Post- snorkelling on Koh Lipe Island, Thailand. Photo taken by Steve Collier (on Nicola’s camera!). Copyright, 2015.
The main routes used by travellers to cross in to Thailand are by air, train or bus but few people travel by boat yet this proved to be a perfect and strangely unique method of transport by which to cross the border.
There are more direct routes, however instead we decided to incorporate other locations that we’d planned to visit along the way and it worked out perfectly. Here’s how we did it with associated costs at the time of journey. Part one details the Malaysian leg of the journey. Part two will detail the Malaysia- Thailand leg.
Maraehako Bay Resort. Amazing place to stay with the waves lapping on the shore metres from the car. Photo by Steve Collier, 2014.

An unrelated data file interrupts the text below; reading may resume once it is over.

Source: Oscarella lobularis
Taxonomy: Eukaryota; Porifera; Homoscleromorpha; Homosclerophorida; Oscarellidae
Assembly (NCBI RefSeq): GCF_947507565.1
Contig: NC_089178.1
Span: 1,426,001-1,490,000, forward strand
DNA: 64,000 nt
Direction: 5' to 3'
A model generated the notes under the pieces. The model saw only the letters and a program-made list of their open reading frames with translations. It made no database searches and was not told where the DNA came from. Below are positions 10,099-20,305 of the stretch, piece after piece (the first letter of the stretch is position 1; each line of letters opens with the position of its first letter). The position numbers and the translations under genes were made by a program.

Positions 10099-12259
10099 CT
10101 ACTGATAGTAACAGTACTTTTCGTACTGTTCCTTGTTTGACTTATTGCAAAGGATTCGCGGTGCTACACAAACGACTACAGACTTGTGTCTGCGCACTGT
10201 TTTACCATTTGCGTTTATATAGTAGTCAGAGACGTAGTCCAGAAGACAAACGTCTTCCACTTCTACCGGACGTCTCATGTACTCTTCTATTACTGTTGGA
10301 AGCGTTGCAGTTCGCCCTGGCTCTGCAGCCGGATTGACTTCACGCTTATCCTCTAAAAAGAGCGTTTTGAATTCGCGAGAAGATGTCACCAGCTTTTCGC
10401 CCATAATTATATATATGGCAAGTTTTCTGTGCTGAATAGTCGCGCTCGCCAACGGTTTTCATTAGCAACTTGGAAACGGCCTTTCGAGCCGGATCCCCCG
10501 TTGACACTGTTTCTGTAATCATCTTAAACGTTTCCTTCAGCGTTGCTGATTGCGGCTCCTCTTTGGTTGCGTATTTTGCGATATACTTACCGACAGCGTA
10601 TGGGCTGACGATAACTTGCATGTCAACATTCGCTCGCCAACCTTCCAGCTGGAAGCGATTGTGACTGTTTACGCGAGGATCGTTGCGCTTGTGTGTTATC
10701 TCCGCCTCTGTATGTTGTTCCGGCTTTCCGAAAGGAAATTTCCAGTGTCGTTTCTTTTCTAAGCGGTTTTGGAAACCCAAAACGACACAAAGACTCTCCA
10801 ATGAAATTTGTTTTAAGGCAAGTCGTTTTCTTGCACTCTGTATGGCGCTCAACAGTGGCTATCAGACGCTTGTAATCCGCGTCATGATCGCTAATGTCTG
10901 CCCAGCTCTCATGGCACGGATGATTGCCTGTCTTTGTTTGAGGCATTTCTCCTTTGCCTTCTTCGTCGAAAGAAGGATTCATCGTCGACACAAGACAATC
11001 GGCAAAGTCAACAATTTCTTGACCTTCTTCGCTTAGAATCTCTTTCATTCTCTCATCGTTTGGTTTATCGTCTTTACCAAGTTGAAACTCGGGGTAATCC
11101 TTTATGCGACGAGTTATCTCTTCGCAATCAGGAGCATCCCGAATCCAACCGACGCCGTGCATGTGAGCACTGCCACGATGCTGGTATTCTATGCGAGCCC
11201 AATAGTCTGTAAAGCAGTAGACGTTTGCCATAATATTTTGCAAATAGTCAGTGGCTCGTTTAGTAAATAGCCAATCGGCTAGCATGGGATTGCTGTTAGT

In our previous post, we covered why, in our opinion, it’s a better idea to buy a car to travel New Zealand in than to rent or use public transport.
We’ll now talk about how we researched the best car to buy, the process of buying it and all related aspects of the process we have so far encountered.
A random stop overlooking a windswept hilltop vista. Photo by Steve Collier, 2014.
One of the biggest decisions we made before travelling to New Zealand was whether to buy a car, rent a camper or try and travel using public/ backpacker transport. The main factor affecting this decision was that before travelling in August 2014, neither of us had passed our test! Yes, we left it pretty late compared to a lot of our peers to get on the road but we hadn’t really needed to before and the cost of running a car in the UK at that point presented a tricky financial prospect. Public transport in the UK is pretty decent if a tad expensive at times (we’re looking at you Chiltern Railways!) but it still worked out more cost effective than running a car. With the possibility of not being able to drive while travelling lingering in our minds, we decided to create a plan A and a plan B much like cartoon villains. Cue maniacal laugh…